approximation of improper by vague priors

Posted in Statistics, University life with tags , , , on November 18, 2013 by xi'an

“…many authors prefer to replace these improper priors by vague priors, i.e. probability measures that aim to represent very few knowledge on the parameter.”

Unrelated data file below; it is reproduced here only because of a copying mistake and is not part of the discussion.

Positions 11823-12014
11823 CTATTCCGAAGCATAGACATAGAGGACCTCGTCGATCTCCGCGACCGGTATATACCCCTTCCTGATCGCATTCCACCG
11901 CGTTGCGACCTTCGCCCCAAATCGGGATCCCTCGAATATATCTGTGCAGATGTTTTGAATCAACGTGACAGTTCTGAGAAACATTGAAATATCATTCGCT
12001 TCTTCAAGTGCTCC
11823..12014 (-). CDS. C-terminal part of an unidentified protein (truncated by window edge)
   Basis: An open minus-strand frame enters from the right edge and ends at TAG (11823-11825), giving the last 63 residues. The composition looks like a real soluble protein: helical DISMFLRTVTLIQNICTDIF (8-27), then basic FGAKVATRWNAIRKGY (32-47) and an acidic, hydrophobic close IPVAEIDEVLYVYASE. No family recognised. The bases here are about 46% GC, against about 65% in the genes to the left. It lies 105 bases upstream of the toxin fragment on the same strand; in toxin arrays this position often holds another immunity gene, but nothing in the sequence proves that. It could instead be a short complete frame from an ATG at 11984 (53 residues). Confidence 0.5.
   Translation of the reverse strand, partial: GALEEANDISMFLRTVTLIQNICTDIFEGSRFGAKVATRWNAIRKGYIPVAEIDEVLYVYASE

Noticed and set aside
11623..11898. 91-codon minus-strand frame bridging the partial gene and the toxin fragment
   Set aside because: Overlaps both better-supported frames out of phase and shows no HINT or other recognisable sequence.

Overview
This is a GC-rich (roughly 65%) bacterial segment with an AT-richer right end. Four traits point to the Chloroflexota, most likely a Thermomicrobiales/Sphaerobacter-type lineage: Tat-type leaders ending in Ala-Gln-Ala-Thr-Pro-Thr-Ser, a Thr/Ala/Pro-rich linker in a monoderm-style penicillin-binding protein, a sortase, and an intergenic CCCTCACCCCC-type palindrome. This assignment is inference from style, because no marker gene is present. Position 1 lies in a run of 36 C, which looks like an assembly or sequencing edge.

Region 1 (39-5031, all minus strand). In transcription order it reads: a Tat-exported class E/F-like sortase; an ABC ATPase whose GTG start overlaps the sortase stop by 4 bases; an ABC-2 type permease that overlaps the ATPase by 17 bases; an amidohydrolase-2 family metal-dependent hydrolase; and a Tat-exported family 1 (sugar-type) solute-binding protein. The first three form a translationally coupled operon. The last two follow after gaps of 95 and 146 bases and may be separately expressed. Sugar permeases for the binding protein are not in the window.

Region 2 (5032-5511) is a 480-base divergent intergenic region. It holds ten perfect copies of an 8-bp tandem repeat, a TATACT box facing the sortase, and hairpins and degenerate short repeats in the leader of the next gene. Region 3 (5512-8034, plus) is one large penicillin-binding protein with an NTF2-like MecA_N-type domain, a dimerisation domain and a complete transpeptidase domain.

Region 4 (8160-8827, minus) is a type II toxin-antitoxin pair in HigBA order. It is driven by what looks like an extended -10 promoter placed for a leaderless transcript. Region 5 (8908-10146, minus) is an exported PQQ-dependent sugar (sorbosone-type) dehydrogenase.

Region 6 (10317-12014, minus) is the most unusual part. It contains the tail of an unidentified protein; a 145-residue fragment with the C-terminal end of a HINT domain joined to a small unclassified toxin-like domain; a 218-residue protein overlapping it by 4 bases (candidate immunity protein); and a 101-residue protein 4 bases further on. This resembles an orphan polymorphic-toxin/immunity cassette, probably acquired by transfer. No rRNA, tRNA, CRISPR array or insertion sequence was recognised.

Christèle Bioche and Pierre Druihlet arXived a few days ago a paper with this title. They aim at bringing a new light on the convergence of vague priors to their limit. Their notion of convergence is a pointwise convergence in the quotient space of Radon measures, quotient being defined by the removal of the “normalising” constant. The first results contained in the paper do not show particularly enticing properties of the improper limit of proper measures as the limit cannot be given any (useful) probabilistic interpretation. (A feature already noticeable when reading Jeffreys.) The first result that truly caught my interest in connection with my current research is the fact that the Haar measures appear as a (weak) limit of conjugate priors (Section 2.5). And that the Jeffreys prior is the limit of the parametrisation-free conjugate priors of Druilhet and Pommeret (2012, Bayesian Analysis, a paper I will discuss soon!). The result about the convergence of posterior means is rather anticlimactic as the basis assumption is the uniform integrability of the sequence of the prior densities. An interesting counterexample (somehow familiar to invariance fans): the sequence of Poisson distributions with mean n has no weak limit. And the Haldane prior does appear as a limit of Beta distributions (less surprising). On (0,1) if not on [0,1].